April 24, 2010
It's almost a nightly occurrence when a game is out of hand and in the waning moments that a post-final whistle scrum breaks out. At the end of tonight's 4-1 win by the Buffalo Sabres over the Boston Bruins, the old Adams Division foes mixed it up with even Ryan Miller(notes) getting involved with Game 4 hero Miroslav Satan(notes):
There were 45 minutes in penalties handed out at the 20:00 mark of the third period, but the Bruins were more concerned with the two-minute instigator call tagged onto captain Zdeno Chara's(notes) five for fighting and game misconduct. Because he was called for an instigator penalty in the final five minutes of the game, Chara was facing an automatic one-game suspension as per NHL law. The League reviewed the play and decided to rescind the punishment, making Chara available for Game 6 on Monday. Like Bob McKenzie of TSN believed, the little slash by Paul Gaustad(notes) (1:29 mark) was what prompted Chara to engage thereby erasing the instigator.
If you were wondering where Boston netminder Tuukka Rask(notes) was hiding during the scrum in hopes of a goalie fight, he had been pulled for the extra man and when he looked over at Tim Thomas(notes) who was working the door, the 2009 Vezina Trophy winner denied the rookie for fear of an automatic suspension for leaving the bench.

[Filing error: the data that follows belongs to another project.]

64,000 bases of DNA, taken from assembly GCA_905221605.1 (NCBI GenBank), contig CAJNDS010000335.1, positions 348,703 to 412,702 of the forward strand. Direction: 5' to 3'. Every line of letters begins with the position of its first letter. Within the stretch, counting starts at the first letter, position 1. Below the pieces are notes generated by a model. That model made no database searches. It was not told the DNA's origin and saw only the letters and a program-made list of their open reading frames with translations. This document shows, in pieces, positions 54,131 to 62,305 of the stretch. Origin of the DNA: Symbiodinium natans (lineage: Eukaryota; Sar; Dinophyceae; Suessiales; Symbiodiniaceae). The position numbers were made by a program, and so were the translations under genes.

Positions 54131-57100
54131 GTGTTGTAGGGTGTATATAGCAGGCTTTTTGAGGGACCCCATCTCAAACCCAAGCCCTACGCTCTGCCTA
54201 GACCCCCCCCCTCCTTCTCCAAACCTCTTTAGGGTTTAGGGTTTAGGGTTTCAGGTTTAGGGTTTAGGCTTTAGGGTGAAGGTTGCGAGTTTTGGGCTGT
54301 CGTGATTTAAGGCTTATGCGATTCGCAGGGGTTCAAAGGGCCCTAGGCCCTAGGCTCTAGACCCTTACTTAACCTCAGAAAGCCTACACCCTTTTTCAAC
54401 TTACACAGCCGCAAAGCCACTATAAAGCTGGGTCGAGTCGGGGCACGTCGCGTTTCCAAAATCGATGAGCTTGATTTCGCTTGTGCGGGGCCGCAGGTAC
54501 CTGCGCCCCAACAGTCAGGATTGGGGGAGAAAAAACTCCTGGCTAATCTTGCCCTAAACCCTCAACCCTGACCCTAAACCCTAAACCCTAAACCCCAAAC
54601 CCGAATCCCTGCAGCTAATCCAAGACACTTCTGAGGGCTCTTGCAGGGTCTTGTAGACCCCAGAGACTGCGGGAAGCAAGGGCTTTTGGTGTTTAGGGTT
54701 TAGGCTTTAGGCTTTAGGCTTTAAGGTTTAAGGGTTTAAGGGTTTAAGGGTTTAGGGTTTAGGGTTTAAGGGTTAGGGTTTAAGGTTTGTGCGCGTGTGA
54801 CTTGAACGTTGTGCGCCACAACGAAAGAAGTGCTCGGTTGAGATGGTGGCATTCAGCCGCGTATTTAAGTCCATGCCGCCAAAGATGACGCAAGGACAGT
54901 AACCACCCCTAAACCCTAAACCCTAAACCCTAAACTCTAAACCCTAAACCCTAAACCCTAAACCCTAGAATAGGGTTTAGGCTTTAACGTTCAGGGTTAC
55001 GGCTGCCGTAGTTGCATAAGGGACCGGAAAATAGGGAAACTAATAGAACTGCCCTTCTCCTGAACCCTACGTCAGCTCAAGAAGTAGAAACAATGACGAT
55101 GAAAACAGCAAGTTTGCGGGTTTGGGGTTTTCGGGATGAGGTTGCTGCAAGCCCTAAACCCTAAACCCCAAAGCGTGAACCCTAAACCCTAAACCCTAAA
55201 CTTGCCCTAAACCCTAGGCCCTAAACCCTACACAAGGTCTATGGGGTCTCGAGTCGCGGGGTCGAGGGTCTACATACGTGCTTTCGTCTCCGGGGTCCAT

UPDATE: The NHL's official release on rescinding the instigator on Chara:
TORONTO (April 24, 2010) – The National Hockey League announced today that the instigator penalty assessed to Boston Bruins’ defenseman Zdeno Chara at the conclusion of last night’s game has been rescinded.
At the end of the third period, Chara was assessed a minor penalty for instigating, a major for fighting and a game misconduct under Rule 47.12, resulting in an automatic one game suspension, pending review.
The League has reviewed the incident and rescinded the automatic suspension under Rule 47.22, which states: “the suspension shall be served unless, upon review of the incident, the Director of Hockey Operations, at his discretion, deems the incident is not related to the score, previous incidents in the game or prior games, retaliatory in nature, ‘message sending,’ etc.”